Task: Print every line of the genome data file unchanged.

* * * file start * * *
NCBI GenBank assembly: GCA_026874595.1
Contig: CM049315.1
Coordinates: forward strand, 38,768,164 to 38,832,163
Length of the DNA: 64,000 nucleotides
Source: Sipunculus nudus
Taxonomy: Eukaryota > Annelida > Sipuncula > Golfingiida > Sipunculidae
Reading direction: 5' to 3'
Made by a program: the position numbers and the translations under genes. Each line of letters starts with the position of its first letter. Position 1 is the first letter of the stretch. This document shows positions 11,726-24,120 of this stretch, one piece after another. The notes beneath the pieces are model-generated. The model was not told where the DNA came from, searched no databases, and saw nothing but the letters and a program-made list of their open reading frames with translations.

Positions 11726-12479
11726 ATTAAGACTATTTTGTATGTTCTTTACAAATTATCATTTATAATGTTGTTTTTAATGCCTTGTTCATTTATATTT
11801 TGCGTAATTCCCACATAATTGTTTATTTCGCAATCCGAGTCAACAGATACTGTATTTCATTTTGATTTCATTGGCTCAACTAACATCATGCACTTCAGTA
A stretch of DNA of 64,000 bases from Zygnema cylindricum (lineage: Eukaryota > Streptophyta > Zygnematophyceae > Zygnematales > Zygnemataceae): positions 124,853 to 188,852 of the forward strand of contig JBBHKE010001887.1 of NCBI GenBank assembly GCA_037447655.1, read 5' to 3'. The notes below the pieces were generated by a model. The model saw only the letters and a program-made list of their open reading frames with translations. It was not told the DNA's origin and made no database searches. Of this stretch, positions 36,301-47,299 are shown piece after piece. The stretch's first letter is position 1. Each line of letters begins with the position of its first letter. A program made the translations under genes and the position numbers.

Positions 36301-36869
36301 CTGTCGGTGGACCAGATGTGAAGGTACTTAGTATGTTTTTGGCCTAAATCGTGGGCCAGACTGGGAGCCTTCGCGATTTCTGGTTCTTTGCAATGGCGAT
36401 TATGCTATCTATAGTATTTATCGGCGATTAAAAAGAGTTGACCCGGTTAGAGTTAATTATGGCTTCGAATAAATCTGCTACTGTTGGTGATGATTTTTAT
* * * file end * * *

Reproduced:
NCBI GenBank assembly: GCA_026874595.1
Contig: CM049315.1
Coordinates: forward strand, 38,768,164 to 38,832,163
Length of the DNA: 64,000 nucleotides
Source: Sipunculus nudus
Taxonomy: Eukaryota > Annelida > Sipuncula > Golfingiida > Sipunculidae
Reading direction: 5' to 3'
Made by a program: the position numbers and the translations under genes. Each line of letters starts with the position of its first letter. Position 1 is the first letter of the stretch. This document shows positions 11,726-24,120 of this stretch, one piece after another. The notes beneath the pieces are model-generated. The model was not told where the DNA came from, searched no databases, and saw nothing but the letters and a program-made list of their open reading frames with translations.

Positions 11726-12479
11726 ATTAAGACTATTTTGTATGTTCTTTACAAATTATCATTTATAATGTTGTTTTTAATGCCTTGTTCATTTATATTT
11801 TGCGTAATTCCCACATAATTGTTTATTTCGCAATCCGAGTCAACAGATACTGTATTTCATTTTGATTTCATTGGCTCAACTAACATCATGCACTTCAGTA
A stretch of DNA of 64,000 bases from Zygnema cylindricum (lineage: Eukaryota > Streptophyta > Zygnematophyceae > Zygnematales > Zygnemataceae): positions 124,853 to 188,852 of the forward strand of contig JBBHKE010001887.1 of NCBI GenBank assembly GCA_037447655.1, read 5' to 3'. The notes below the pieces were generated by a model. The model saw only the letters and a program-made list of their open reading frames with translations. It was not told the DNA's origin and made no database searches. Of this stretch, positions 36,301-47,299 are shown piece after piece. The stretch's first letter is position 1. Each line of letters begins with the position of its first letter. A program made the translations under genes and the position numbers.

Positions 36301-36869
36301 CTGTCGGTGGACCAGATGTGAAGGTACTTAGTATGTTTTTGGCCTAAATCGTGGGCCAGACTGGGAGCCTTCGCGATTTCTGGTTCTTTGCAATGGCGAT
36401 TATGCTATCTATAGTATTTATCGGCGATTAAAAAGAGTTGACCCGGTTAGAGTTAATTATGGCTTCGAATAAATCTGCTACTGTTGGTGATGATTTTTAT